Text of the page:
by Paula | November 13, 2013 1:22 am
Chronic stress puts your health at risk, wreaking havoc on your mind and body. Stress engages cortisol levels. Normally, it’s present in the body at higher levels in the morning and at its lowest at night.
Although stress isn’t the only reason that cortisol is secreted into the bloodstream, it’s often called
“the stress hormone” because it’s also secreted in higher levels during the body’s ‘fight or flight’ response to stress. It is responsible for several stress-related changes in the body. Small increases of cortisol have some positive effects:
A quick burst of energy for survival reasons
Heightened memory functions
A burst of increased immunity
Lower sensitivity to pain
Helps maintain homeostasis in the body
“While cortisol is an important and helpful part of the body’s response to stress, it’s important that the body’s relaxation response to be activated so the body’s functions can return to normal following a stressful event. Unfortunately, in our current high-stress culture, the body’s stress response is activated so often that the body doesn’t always have a chance to return to normal, resulting in a state of chronic stress.” (Stress.about.com)
The Mayo Clinic staff describes that your body is hard-wired to react to stress in ways meant to protect you against threats from predators and aggressors. The Clinic describes the process so eloquently I wanted you to read it verbatim:
“When you encounter a perceived threat — a large dog barks at you during your morning walk, for instance — your hypothalamus, a tiny region at the base of your brain, sets off an alarm system in your body. Through a combination of nerve and hormonal signals, this system prompts your adrenal glands, located atop your kidneys, to release a surge of hormones, including adrenaline and cortisol.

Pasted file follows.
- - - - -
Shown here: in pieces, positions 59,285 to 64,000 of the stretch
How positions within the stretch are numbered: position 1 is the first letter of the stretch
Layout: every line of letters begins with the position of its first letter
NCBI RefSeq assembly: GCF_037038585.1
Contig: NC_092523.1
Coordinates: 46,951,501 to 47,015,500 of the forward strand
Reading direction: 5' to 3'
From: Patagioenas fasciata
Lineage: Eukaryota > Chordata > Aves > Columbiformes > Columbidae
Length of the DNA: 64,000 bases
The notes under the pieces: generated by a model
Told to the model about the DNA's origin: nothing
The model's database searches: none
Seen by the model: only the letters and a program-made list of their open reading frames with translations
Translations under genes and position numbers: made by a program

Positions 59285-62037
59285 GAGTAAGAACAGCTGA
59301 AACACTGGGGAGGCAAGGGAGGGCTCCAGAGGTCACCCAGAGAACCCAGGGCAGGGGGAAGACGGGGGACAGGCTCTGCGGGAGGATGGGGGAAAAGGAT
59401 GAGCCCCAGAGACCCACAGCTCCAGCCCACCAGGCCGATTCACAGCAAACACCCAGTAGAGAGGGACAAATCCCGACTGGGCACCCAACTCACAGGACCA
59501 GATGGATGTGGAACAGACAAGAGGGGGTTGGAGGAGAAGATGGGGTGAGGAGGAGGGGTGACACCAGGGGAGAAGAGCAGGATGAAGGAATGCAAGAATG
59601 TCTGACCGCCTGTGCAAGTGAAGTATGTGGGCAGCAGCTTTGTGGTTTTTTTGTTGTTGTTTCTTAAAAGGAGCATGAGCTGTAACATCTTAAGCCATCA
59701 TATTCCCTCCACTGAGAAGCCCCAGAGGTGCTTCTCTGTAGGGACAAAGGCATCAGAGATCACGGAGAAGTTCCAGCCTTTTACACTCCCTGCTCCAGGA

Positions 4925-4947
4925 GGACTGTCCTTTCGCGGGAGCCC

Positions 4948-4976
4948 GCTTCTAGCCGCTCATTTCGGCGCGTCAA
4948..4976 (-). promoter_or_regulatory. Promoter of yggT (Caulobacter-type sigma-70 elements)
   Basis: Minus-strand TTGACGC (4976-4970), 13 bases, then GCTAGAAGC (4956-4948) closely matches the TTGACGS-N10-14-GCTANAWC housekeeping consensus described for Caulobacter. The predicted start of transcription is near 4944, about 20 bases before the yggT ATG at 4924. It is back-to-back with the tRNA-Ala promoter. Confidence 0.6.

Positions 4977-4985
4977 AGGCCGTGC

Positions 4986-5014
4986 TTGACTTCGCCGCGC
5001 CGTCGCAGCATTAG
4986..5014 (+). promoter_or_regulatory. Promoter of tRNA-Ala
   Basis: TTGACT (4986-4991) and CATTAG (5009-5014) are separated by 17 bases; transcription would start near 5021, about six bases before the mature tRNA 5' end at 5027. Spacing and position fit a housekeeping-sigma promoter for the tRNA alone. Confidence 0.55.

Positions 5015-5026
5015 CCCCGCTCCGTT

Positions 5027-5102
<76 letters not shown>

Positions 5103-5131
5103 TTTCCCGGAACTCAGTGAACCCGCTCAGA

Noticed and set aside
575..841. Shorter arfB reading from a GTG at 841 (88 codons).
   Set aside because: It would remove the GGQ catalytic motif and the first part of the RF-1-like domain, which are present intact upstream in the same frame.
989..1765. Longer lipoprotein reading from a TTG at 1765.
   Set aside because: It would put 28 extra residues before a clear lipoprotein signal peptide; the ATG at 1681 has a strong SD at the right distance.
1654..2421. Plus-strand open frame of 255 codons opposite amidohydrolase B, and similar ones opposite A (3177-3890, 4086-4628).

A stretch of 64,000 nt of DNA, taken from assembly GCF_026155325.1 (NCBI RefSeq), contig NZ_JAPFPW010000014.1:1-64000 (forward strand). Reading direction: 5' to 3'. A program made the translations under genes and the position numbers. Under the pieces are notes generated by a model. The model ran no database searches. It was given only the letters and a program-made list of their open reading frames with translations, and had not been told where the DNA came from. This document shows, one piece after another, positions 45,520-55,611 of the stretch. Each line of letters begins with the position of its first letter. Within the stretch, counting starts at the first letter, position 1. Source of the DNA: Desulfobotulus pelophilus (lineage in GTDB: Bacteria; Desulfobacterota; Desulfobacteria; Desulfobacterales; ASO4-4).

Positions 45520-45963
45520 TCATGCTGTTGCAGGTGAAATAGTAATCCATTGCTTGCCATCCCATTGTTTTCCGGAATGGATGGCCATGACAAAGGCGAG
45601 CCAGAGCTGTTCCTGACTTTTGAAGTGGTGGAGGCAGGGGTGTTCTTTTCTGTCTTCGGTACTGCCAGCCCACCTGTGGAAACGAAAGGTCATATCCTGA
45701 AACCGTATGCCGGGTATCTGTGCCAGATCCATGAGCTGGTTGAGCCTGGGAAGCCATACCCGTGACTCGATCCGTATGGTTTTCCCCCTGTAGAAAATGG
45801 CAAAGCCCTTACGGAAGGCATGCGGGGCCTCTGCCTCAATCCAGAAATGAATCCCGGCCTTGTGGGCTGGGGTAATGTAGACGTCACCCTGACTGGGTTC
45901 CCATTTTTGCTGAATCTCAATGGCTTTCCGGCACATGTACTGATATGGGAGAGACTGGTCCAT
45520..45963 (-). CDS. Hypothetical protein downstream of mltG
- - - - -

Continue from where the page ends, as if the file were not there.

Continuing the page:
Adrenaline increases your heart rate, elevates your blood pressure and boosts energy supplies. Cortisol, the primary stress hormone, increases sugars (glucose) in the bloodstream, enhances your brain’s use of glucose and increases the availability of substances that repair tissues.
Cortisol also curbs functions that would be nonessential or detrimental in a fight-or-flight situation. It alters immune system responses and suppresses the digestive system, the reproductive system and growth processes. This complex natural alarm system also communicates with regions of your brain that control mood, motivation and fear.”
Information is power. It’s difficult to make changes when you feel pressure at your job, school or in your family life. Understanding the neurological effects that stress has on your body, may be the impetus you need to demand changes to positively impact your long-term health. So what can you do?
-Eating a healthy diet and getting regular exercise and plenty of sleep
-Practicing relaxation techniques such as yoga or meditation
– Attempt to keep your sleep schedule consistent, even on the weekends
-Organize your work and personal environments to help you remain focused
-Creating laughter in your life.
-Seek professional counseling when needed
Take the health concern connection seriously. Changes can be scary and difficult; but make the effort. Your long term health is worth every effort made!
Source URL: http://paulashealthyliving.com/stress-can-killer/
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